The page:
International relations is a subfield of the discipline of Political Science and is concerned in general with the operation of power within and across states and internationally. Students who choose to study international relations will develop a dynamic range of interpretative, analytical and conceptual skills, enabling them to engage and apply expertise in the areas that interest them most.

International relations opens opportunities to work in fields such as

  • national and international diplomacy;
  • humanitarian agencies, post-conflict and non-government organization development sectors;
  • political and human rights lobbying;
  • global media and journalism;
  • international business and finance; and
  • defence and intelligence (counter-terrorism).

Monash University’s Master of International Relations

Program: Master of International Relations
Location: Clayton campus
Semester intakes: March and July
Duration: 1.5 years

Topics covered explore the security, ethical, legal and economic dimensions of international relations. There are opportunities to examine key issues in foreign policy, world order, European studies, crisis management, and terrorism. In addition, new units exploring the gender, development, migration and governance aspects of global politics are being introduced. The key aim of this course is to help students make sense of this complexity by providing the analytical perspectives and skills needed to see both the “bigger picture” and comprehend the detailed aspects of specific issues.

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Find out more about studying international relations at the Monash University Faculty of Arts. Contact OzTREKK’s Australian Arts Programs Admissions Officer Rachel Brady for more information. Email Rachel at rachel@oztrekk.com or call toll free in Canada at 1 866-698-7355.

Thursday, January 10th, 2013

New chief operating officer at Macquarie University

On Jan. 8, the Vice-Chancellor of Macquarie University, Professor S Bruce Dowton, announced the appointment of Dr Paul Schreier as the Sydney-based university’s Chief Operating Officer. Dr Schreier is currently Deputy Secretary, Economic and Strategy in the Department of the Prime Minister and Cabinet.

“I know that Dr Schreier is excited to be joining Macquarie’s senior leadership team at a time when he can play an important role on our journey towards excellence as a teaching and learning community,” Professor Dowton said.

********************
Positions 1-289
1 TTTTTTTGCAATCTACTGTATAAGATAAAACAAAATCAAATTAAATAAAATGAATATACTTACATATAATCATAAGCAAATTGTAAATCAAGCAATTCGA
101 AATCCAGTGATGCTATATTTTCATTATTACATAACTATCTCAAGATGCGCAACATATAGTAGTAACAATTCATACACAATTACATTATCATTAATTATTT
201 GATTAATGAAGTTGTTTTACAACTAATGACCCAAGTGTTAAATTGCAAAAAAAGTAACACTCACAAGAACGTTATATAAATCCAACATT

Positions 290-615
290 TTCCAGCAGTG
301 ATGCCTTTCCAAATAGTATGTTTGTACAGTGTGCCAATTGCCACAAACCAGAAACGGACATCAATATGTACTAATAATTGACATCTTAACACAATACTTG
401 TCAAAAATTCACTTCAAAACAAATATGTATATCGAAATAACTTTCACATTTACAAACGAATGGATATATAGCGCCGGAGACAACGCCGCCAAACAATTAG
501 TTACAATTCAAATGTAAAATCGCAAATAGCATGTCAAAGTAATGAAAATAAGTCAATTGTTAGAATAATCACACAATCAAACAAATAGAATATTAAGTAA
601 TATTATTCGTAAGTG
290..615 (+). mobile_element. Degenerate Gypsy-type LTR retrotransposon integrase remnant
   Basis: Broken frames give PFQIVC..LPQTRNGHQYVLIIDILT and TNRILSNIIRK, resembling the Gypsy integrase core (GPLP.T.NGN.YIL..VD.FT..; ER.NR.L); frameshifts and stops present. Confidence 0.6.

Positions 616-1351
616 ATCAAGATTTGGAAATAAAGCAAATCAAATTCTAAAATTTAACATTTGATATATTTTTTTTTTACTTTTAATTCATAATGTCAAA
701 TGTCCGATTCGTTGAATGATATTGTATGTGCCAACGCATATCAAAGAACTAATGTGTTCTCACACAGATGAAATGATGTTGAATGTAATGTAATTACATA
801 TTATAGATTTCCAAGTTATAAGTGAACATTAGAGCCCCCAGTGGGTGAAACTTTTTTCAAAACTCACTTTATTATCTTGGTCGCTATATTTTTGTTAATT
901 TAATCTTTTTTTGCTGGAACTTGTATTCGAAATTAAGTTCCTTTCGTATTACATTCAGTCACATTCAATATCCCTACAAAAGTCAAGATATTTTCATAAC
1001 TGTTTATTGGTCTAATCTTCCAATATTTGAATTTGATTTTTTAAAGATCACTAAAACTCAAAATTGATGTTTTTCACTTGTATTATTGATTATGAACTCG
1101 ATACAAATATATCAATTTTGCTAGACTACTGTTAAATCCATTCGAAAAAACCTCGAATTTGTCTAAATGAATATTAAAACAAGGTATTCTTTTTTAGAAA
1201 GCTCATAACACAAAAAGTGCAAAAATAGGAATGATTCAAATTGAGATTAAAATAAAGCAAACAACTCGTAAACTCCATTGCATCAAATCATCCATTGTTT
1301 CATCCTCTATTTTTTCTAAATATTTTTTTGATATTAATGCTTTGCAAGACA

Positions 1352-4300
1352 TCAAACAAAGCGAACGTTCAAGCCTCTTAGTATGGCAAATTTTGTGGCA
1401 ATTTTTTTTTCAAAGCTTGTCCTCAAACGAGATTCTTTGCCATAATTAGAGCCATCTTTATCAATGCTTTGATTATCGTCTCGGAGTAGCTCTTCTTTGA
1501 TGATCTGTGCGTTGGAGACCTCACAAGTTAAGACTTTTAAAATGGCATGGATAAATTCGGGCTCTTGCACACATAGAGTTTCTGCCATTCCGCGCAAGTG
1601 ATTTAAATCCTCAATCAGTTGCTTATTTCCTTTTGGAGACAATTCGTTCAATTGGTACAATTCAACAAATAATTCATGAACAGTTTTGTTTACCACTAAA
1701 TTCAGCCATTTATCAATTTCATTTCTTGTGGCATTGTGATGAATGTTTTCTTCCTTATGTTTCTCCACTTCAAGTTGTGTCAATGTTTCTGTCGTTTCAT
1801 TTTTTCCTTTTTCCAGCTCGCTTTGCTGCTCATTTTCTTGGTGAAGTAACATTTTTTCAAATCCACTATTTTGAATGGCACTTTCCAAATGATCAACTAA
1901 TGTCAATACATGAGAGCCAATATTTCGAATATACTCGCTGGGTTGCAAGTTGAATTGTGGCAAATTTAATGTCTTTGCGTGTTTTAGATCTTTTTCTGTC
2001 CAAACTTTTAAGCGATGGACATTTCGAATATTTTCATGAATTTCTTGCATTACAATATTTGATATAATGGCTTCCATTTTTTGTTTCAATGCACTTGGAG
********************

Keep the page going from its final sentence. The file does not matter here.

“We are exceptionally pleased to have appointed someone with his international expertise and outstanding record of achievement.”

Spending the early part of his life in Whyalla, Dr Schreier then entered Melbourne Grammar School as a scholarship student. His academic and sporting success led to enrolment at Queens’ College, Cambridge, where he completed undergraduate and masters degrees followed by a PhD in engineering. He also led various student clubs and societies.

Dr. Schreier then joined the British Royal Navy, serving worldwide in the next six years—including active service in the Balkans and Northern Ireland—and culminating in Warship Command.

Upon leaving naval service, he worked as a management consultancy partner for McKinsey & Company. Based in London and Kuala Lumpur, he served public and private sector clients in the UK, Europe, Middle East, Far East, Australia and Africa.

Returning to Australia in 2010, he joined the Department of the Prime Minister and Cabinet, where he has held a number of high-level policy positions across a range of portfolios.

Dr Schreier will assume his new position at Macquarie University in March 2013.

About Macquarie University

Established in 1964, Macquarie University Sydney is ranked among the top 200 universities in the world. Set on 135 hectares of peaceful green parkland, Macquarie University‘s modern campus is just 30 minutes from Sydney’s city centre and features cutting-edge facilities for learning and research.

Why Canadians like to study at Macquarie University

Location! Macquarie University‘s North Ryde campus is situated in the heart of Sydney’s high-technology north-west corridor, home to the Australian headquarters of multinational companies such as Microsoft and Sony. World-leading companies such as Cochlear Australia are located in the university’s Research Park.

Courses are also offered at Macquarie University City Campus, located in the heart of Sydney’s central business district.

Macquarie University is rated 5 stars for student diversity by the The Good Universities Guide and international students comprise a third of Macquarie‘s student body. The university operates with a global perspective, encouraging its students to participate in cross-cultural exchange and global participation via unique programs such the Global Leadership Programs and Participation and Community Engagement (PACE) initiative. Macquarie University also has one of the most extensive international exchange programs of any Australian university, with student mobility funding giving everyone the opportunity to enhance their degree with international experience.

Popular programs at Macquarie University include

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Would you like more information about studying in Australia and about Macquarie University? Contact OzTREKK for more information!

OzTREKK is an Application and Information Centre that provides information about academic programs and admissions requirements, and processes applications for admission to eight Australian universities, including Macquarie University.